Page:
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11/22/2004

Marco. Polo!

In 1990, Dr. Lennart Righard published a study on the effect of delivery room routines on the success of breastfeeding.

If a newborn infant is placed directly on a mother's naked abdomen immediately after birth and left there without interruption, the baby will crawl toward the mother's breast. By about an hour after birth, the baby will have locomoted up to the nipple without assistance and will be sucking, usually with the correct technique.

If, however, a newborn is initially placed on the mother's abdomen but subsequently removed for about half an hour for bathing, measuring, testing, and, I don't know, having a petite jersey hat popped on its noticeably cone-shaped head, the infant is more likely to have problems establishing a good latch.

If the mother has been given medication during birth, all bets are off: the majority of the infants in Righard's study who'd been exposed to drugs during labor were too zonked to scooch up to the breast, and when put directly to the nipple could not attach themselves well at all.

We watched a video in childbirth class featuring examples of each group. It was miraculous to see an hour-old newborn so determined to feed that he was able to do it with no help from his mother whatsover. And it was agonizing to watch the mother and baby who'd been medicated — as one of the conditions of the study, the mother lay quietly without helping the baby scale her sternum to find her breast. And it was wrenching to apply those circumstances to my own situation, where I'll unquestionably be medicated and separated from my baby for at least as long as that critical half-hour, knowing we won't have the chance to watch our baby squirm triumphantly through the first obstacle course of his life.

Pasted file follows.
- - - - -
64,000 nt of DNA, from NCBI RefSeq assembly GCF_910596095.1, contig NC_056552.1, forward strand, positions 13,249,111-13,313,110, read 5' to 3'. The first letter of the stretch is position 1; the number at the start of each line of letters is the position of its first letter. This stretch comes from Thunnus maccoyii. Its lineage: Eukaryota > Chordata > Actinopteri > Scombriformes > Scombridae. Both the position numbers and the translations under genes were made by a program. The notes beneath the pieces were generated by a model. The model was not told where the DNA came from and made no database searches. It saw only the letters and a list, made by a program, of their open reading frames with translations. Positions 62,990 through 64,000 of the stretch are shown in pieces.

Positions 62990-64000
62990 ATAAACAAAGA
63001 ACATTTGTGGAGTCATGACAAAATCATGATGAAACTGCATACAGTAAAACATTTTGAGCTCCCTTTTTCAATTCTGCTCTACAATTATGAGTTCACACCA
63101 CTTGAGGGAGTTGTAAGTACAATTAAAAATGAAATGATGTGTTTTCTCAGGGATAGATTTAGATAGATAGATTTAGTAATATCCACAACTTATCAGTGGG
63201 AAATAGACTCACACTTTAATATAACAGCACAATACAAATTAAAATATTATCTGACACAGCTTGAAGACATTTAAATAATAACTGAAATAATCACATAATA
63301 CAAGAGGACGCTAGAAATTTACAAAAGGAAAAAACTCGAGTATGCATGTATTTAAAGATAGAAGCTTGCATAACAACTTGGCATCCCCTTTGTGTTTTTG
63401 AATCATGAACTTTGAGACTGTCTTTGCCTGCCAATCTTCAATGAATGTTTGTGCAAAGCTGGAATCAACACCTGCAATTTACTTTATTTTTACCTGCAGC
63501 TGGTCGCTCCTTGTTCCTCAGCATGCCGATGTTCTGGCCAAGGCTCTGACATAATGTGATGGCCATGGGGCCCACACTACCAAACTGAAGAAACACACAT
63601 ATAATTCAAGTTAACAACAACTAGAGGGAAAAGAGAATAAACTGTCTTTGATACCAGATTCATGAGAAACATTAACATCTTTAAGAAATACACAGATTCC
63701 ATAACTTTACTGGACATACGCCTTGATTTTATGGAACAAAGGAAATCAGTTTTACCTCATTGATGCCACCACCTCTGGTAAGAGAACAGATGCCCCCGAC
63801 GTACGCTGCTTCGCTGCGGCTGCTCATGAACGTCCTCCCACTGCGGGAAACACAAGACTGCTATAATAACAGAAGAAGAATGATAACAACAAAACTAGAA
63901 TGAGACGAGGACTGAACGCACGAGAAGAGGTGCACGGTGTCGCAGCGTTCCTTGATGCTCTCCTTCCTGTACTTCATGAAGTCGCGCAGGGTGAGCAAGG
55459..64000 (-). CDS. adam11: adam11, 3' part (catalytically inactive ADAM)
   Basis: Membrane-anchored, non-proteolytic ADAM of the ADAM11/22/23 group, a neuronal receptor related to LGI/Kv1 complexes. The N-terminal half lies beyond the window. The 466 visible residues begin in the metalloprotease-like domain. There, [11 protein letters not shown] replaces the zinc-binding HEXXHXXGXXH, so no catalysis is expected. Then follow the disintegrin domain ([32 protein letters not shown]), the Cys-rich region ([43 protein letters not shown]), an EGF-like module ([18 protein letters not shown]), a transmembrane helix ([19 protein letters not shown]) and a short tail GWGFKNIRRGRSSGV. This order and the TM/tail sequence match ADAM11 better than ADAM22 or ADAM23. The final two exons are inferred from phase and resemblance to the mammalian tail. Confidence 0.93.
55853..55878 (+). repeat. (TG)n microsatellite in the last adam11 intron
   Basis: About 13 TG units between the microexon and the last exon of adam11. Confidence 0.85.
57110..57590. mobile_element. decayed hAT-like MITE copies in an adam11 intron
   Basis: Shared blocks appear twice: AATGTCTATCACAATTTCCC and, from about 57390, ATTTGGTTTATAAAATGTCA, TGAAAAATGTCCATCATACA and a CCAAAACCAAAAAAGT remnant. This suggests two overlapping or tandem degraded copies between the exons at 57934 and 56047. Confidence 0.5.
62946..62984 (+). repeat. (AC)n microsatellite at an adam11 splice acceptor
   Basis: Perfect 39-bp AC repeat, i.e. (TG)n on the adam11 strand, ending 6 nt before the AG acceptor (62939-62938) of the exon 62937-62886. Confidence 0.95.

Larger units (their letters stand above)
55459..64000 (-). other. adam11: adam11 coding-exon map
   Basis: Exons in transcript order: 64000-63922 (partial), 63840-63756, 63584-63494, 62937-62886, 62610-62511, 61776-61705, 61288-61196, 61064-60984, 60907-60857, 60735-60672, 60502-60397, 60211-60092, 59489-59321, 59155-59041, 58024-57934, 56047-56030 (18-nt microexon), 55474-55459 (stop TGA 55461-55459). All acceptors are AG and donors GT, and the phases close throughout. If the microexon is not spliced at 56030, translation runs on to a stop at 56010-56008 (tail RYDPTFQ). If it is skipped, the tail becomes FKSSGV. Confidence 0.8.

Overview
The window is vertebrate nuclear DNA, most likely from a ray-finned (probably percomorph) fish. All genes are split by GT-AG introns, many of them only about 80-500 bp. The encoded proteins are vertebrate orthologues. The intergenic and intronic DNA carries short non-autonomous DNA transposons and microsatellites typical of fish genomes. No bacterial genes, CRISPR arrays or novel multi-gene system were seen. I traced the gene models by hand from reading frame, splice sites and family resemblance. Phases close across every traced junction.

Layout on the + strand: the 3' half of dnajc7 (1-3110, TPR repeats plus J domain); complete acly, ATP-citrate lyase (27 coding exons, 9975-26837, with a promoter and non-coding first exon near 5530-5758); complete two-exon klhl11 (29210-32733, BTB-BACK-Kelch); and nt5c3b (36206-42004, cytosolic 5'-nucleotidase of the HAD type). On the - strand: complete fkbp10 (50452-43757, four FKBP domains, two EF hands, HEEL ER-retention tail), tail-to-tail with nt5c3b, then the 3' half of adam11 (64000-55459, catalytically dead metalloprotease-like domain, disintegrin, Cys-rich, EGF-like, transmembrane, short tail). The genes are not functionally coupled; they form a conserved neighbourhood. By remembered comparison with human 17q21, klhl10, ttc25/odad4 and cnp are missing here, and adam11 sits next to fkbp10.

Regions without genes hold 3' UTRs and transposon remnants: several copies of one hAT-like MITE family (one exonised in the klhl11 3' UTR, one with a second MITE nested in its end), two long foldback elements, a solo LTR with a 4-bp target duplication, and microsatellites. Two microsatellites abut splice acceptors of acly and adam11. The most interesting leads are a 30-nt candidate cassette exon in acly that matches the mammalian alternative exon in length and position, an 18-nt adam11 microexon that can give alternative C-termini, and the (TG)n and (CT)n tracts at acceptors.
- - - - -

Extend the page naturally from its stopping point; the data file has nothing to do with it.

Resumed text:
But after some careful thought, I've got it all figured out. Sure, our baby might be disoriented after being initially removed from me — big deal. He's been listening to me swear for so long now that I'm pretty sure all I'll have to do is chant a soft and loving string of profanity to remind him who's who. And our baby might be sluggish from the drugs — so what? I'll just gaily rattle a bottle of Percosets directly above my nipple, enticing the wee tiny junkie upward.

If he's not banging furiously on my chest with his minuscule fist within minutes, demanding brownies and vodka immediately, I'll eat that adorable little hat.

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